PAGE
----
I set the monitor to automatically turn off after 5 or 10 minutes of inactivity and that works fine.

As you said yourself, it’s about education. Unless governments mandate automatic standby mode for PCs with no over-ride facility allowed, it will take a lot to get MS to voluntarily do this. Maybe Apple could set a good example here! The fact that they produce their own computers means they could standardise on this feature for all their PCs which would be less confusing for the marketplace.


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PostPosted: Wed Oct 25, 2006 2:45 pm 
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I wonder if it isn't possible to organize and lobby Microsoft to make this change? They could probably throw a team at it for 1 hour and come up with a good solution to the education problem, too, such as:

* First time it happens, Clippy pops up and says, "In order to save power, I'm going to shut off the monitor, but you can turn it back on just by moving your mouse or keyboard. Microsoft loves trees! Yay!" (j/k about the Clippy part)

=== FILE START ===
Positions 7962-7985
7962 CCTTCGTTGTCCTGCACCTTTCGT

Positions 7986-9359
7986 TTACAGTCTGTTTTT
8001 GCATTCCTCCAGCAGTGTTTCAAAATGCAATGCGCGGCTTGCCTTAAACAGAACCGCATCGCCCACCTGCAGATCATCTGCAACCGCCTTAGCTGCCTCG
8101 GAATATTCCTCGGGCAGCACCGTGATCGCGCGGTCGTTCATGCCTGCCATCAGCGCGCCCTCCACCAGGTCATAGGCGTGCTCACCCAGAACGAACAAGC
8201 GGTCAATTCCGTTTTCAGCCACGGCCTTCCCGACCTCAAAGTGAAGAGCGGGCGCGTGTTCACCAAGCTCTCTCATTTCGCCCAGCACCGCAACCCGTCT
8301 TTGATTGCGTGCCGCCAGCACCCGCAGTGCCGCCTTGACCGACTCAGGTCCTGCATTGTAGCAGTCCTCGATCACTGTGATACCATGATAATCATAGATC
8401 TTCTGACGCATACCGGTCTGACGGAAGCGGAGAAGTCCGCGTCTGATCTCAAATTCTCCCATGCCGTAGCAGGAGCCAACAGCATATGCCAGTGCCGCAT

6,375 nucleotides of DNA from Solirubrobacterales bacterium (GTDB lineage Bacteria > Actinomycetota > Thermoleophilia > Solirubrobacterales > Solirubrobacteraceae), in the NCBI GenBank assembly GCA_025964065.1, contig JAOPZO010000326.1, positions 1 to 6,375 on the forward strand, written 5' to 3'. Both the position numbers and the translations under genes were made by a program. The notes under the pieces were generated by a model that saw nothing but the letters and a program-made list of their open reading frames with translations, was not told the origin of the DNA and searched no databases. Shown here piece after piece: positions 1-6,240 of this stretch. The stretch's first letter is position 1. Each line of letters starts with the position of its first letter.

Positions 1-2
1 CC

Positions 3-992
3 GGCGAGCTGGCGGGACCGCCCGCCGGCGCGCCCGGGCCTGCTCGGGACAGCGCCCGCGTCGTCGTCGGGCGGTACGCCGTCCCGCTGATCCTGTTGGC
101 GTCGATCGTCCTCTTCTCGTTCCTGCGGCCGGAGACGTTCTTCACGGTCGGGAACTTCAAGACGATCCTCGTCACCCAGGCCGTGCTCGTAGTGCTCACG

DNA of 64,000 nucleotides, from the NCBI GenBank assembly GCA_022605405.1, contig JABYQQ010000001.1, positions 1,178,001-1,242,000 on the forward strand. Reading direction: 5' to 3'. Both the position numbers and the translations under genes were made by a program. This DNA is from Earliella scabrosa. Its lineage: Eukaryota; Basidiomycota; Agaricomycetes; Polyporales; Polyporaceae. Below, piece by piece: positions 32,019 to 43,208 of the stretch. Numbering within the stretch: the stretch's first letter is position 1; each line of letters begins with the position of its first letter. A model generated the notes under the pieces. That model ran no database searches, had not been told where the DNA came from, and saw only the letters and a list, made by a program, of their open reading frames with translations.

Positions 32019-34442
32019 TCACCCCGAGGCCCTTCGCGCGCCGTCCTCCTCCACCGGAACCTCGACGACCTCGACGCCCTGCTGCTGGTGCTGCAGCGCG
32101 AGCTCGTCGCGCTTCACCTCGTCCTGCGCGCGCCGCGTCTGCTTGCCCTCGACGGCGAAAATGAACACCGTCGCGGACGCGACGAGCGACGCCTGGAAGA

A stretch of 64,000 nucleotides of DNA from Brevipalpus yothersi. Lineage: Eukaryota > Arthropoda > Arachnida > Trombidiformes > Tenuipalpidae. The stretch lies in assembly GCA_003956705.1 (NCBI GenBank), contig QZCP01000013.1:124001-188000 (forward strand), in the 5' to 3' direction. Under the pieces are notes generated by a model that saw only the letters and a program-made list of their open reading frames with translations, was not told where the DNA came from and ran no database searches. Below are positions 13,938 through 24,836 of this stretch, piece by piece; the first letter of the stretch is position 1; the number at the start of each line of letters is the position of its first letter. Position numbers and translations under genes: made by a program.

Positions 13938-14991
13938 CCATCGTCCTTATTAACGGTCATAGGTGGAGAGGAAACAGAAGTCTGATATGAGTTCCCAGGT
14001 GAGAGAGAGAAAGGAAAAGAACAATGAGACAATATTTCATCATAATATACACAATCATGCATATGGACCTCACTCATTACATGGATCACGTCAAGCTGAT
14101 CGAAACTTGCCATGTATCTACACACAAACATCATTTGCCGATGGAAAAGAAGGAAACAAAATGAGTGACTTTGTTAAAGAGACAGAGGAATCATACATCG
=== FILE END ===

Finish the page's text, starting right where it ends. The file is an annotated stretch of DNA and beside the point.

* Or, the first five times it happens you get a screensaver, not a blank screen, that says essentially the same thing, with plenty of opportunities to opt out. "Yes, I want to help save power. No, I am a selfish jerk!"


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PostPosted: Wed Oct 25, 2006 3:19 pm 
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Just starting to do some research into the actual power consumed by a CRT or LCD monitor. The University of Waterloo claims
Quote:
There is virtually no power-saving advantage to powering off your CRT monitor. The energy consumed to keep your tube warm may extend the life of the monitor itself and in the end may save the University more by leaving it on.

(link)

They go on to conclude that all computers should be left on all the time because, um, it helps with virus def updating.

True, the amount of power a computer uses is pretty minimal compared with, say, a supercollider that might be at a lot of these places. Is the power consumed by our PCs really that negligible?